Eugene is a long-time client of Alive Literary Agency who is best-known as the translator of THE MESSAGE Bible, and the author of the recent AS KINGFISHERS CATCH FIRE and numerous works on spiritual theology. You may be aware of his recent interview by Religion News Service on topics ranging from his mortality, current events and homosexuality. The interview—rare at this stage of his life at 84–was circulated broadly and generated significant controversy because of his one-word response to a very hypothetical question as to whether he would perform a wedding ceremony for a gay Christian couple if he were pastoring today—something he hasn’t done in more than a quarter century. In discussing the interview with him, he told me he was taken by surprise by the query, but that after a long and awkward pause, he responded with an uncharacteristic and simple yes.
On further reflection and prayer, as he says, he would like to clarify and change his response. He has asked me to circulate his revised statement as follows:
Recently a reporter asked me whether my personal opinions about homosexuality and same-sex marriage have changed over the years. I presume I was asked this question because of my former career as a pastor in the Presbyterian Church (USA), which recently affirmed homosexuality and began allowing its clergy to perform same-sex weddings. Having retired from the pastorate more than 25 years ago, I acknowledged to the reporter that I “haven’t had a lot of experience with it.”
To clarify, I affirm a biblical view of marriage: one man to one woman. I affirm a biblical view of everything.
It’s worth noting that in my twenty-nine year career as a pastor, and in the years since then, I’ve never performed a same-sex wedding. I’ve never been asked and, frankly, I hope I never am asked. This reporter, however, asked a hypothetical question: if I were pastoring today and if a gay couple were Christians of good faith and if they asked me to perform their wedding ceremony—if, if, if. Pastors don’t have the luxury of indulging in hypotheticals. And to be honest, no is not a word I typically use. It was an awkward question for me because I don’t do many interviews at this stage in my life at 84, and I am no longer able to travel as I once did or accept speaking requests. With most interviews I’ve done, I generally ask for questions in advance and respond in writing. That’s where I am most comfortable. When put on the spot by this particular interviewer, I said yes in the moment. But on further reflection and prayer, I would like to retract that. That’s not something I would do out of respect to the congregation, the larger church body, and the historic biblical Christian view and teaching on marriage. That said, I would still love such a couple as their pastor. They’d be welcome at my table, along with everybody else.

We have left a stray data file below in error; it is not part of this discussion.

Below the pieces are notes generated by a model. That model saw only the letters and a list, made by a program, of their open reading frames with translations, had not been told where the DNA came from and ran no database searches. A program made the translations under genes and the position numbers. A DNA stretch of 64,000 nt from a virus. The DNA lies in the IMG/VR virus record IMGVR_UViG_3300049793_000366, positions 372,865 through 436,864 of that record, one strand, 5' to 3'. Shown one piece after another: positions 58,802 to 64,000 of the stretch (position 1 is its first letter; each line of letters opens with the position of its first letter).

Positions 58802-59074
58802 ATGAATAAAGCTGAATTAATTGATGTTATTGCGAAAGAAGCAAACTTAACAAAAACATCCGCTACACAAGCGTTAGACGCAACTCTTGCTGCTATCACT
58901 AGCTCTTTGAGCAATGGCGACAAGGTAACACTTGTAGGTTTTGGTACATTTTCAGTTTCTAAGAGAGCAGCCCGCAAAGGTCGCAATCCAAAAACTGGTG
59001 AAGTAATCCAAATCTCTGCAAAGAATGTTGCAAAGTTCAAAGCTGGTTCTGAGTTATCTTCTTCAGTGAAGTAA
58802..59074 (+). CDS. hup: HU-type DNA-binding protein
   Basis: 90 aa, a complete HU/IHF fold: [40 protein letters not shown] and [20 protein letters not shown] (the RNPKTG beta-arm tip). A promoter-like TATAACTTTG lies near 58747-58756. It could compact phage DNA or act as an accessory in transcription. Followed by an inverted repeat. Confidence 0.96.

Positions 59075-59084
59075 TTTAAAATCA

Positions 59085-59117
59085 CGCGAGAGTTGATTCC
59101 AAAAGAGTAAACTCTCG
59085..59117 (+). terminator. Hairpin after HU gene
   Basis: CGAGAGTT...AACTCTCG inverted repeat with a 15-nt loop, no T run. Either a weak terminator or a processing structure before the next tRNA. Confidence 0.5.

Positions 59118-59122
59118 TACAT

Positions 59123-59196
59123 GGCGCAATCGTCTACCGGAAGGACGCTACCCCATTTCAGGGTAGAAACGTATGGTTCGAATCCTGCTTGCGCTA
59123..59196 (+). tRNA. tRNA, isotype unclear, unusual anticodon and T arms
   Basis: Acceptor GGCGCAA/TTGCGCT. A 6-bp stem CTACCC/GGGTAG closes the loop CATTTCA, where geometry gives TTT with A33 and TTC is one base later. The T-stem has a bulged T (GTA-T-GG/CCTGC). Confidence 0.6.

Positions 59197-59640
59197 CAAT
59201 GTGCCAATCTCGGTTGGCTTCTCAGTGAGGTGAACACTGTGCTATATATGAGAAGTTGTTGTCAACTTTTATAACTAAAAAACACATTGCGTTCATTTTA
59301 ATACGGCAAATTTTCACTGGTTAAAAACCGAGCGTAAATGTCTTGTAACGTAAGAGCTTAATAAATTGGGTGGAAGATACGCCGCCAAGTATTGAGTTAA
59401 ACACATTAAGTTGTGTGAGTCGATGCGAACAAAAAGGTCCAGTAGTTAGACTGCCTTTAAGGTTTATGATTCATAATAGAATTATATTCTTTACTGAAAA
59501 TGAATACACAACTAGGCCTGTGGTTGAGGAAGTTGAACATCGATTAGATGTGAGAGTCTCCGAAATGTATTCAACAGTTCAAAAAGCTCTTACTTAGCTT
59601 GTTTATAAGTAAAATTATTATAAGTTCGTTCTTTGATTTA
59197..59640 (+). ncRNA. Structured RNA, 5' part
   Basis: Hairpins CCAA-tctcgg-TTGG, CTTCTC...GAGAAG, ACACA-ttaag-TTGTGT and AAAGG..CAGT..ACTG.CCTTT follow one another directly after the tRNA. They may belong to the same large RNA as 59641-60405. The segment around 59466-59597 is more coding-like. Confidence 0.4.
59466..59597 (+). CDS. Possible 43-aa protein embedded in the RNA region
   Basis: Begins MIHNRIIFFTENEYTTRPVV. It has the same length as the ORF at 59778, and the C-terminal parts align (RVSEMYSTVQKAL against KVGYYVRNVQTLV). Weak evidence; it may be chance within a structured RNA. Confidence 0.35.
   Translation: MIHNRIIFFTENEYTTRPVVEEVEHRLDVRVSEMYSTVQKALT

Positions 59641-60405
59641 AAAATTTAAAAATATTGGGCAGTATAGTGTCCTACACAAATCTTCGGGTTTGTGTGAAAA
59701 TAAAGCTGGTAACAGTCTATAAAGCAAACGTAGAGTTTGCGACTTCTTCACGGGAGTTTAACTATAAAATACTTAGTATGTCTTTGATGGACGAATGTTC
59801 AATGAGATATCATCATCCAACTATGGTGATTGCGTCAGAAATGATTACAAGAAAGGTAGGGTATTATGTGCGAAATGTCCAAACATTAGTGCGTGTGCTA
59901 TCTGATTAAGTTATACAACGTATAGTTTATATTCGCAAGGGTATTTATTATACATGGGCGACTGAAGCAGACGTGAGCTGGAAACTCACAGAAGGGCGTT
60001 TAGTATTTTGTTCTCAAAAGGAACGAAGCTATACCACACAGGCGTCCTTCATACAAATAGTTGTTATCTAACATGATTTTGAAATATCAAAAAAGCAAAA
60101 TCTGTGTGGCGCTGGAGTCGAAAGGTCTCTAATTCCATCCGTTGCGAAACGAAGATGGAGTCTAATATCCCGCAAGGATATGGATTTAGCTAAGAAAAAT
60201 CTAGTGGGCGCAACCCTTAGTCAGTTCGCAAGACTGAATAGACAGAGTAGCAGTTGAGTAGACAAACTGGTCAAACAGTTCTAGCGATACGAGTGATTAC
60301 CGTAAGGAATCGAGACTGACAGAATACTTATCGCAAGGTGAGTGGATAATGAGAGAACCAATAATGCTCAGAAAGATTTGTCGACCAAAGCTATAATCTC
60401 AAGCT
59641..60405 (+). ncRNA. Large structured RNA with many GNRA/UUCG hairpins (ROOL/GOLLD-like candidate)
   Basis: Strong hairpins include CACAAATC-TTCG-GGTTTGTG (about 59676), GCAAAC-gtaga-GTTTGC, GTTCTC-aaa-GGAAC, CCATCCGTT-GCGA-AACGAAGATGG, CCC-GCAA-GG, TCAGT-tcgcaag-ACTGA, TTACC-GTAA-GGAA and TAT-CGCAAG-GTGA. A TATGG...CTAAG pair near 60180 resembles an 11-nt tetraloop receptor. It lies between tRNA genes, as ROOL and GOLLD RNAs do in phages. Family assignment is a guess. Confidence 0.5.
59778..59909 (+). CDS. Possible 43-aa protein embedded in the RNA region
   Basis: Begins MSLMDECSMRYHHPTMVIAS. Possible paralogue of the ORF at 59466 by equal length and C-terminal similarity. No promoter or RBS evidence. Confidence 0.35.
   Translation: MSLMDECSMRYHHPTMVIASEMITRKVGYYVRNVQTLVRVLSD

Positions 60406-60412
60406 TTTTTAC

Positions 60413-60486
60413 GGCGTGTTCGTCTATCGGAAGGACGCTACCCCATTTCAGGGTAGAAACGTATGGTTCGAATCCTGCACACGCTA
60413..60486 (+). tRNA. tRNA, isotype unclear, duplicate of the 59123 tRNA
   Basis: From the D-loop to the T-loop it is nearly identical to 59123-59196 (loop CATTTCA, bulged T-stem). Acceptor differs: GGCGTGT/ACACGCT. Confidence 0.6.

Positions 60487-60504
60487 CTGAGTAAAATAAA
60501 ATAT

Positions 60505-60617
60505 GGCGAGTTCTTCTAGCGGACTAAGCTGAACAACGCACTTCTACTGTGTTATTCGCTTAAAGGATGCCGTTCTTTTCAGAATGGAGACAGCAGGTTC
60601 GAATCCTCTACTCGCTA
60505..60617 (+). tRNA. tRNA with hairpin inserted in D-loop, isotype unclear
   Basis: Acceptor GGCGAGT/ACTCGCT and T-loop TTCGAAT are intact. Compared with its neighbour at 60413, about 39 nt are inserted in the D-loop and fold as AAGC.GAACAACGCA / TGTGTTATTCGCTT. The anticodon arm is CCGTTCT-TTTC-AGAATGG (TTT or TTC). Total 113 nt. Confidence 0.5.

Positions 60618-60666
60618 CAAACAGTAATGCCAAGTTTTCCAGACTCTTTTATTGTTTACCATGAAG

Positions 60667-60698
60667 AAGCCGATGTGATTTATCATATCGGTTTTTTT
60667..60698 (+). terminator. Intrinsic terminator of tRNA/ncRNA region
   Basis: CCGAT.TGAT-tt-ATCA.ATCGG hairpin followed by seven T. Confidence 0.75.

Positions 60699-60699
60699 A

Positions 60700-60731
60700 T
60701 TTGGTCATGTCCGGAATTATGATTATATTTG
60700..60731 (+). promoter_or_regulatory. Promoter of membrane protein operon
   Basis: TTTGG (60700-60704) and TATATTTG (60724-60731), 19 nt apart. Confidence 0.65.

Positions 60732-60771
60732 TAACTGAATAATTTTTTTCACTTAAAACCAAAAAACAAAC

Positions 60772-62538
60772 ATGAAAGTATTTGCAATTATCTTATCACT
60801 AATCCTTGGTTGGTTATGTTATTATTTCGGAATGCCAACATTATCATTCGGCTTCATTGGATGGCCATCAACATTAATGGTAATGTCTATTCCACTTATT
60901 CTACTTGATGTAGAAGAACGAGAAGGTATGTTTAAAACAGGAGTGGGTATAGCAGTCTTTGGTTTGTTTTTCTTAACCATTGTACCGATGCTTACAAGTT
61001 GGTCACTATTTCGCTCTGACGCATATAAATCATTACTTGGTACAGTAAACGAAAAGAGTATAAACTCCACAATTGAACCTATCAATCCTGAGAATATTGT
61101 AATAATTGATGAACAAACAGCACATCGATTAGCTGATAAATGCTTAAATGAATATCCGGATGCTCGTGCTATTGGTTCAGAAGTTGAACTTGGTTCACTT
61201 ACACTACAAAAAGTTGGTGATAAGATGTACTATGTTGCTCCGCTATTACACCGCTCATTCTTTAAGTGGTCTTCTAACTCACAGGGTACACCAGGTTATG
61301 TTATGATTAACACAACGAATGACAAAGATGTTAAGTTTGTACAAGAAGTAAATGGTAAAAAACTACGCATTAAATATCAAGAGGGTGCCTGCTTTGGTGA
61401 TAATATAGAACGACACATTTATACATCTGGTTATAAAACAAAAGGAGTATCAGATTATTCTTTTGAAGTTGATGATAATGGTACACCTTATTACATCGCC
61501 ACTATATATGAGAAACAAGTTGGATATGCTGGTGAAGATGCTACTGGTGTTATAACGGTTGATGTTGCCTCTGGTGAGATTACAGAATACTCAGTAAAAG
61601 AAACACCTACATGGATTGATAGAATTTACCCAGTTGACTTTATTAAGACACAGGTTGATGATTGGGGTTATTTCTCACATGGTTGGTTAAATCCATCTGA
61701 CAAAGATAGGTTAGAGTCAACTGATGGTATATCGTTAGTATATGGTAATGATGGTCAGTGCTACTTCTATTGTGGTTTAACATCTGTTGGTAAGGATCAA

When I told this reporter that there are gay and lesbian people who “seem to have as good a spiritual life as I do,” I meant it. But then again, the goodness of a spiritual life is functionally irrelevant in the grand scheme of things. We are saved by faith through grace that operates independent of our resolve or our good behavior. It operates by the hand of a loving God who desires for us to live in grace and truth and who does not tire of turning us toward both grace and truth.
There have been gay people in a variety of congregations, campuses, and communities where I have served. My responsibility to them was the work of a pastor—to visit them, to care for their souls, to pray for them, to preach the Scriptures for them. This work of pastoring is extremely and essentially local: Each pastor is responsible to a particular people, a specific congregation. We often lose sight of that in an atmosphere so clouded by controversy and cluttered with loud voices. The people of a congregation are not abstractions, they are people, and a pastor does a disservice to the people in his care when he indulges in treating them as abstractions.
I regret the confusion and bombast that this interview has fostered. It has never been my intention to participate in the kind of lightless heat that such abstract, hypothetical comments and conversations generate. This is why, as I mentioned during this interview, I so prefer letters and will concentrate in this final season on personal correspondence over public statements.
Eugene H. Peterson
This will be his only statement on the topic. Further, he has decided to decline further interviews at this stage in his life, preferring to be remembered not for this matter but on his life’s body of work and teaching. Accordingly, he appreciates your ongoing support and friendship over many long and fruitful years.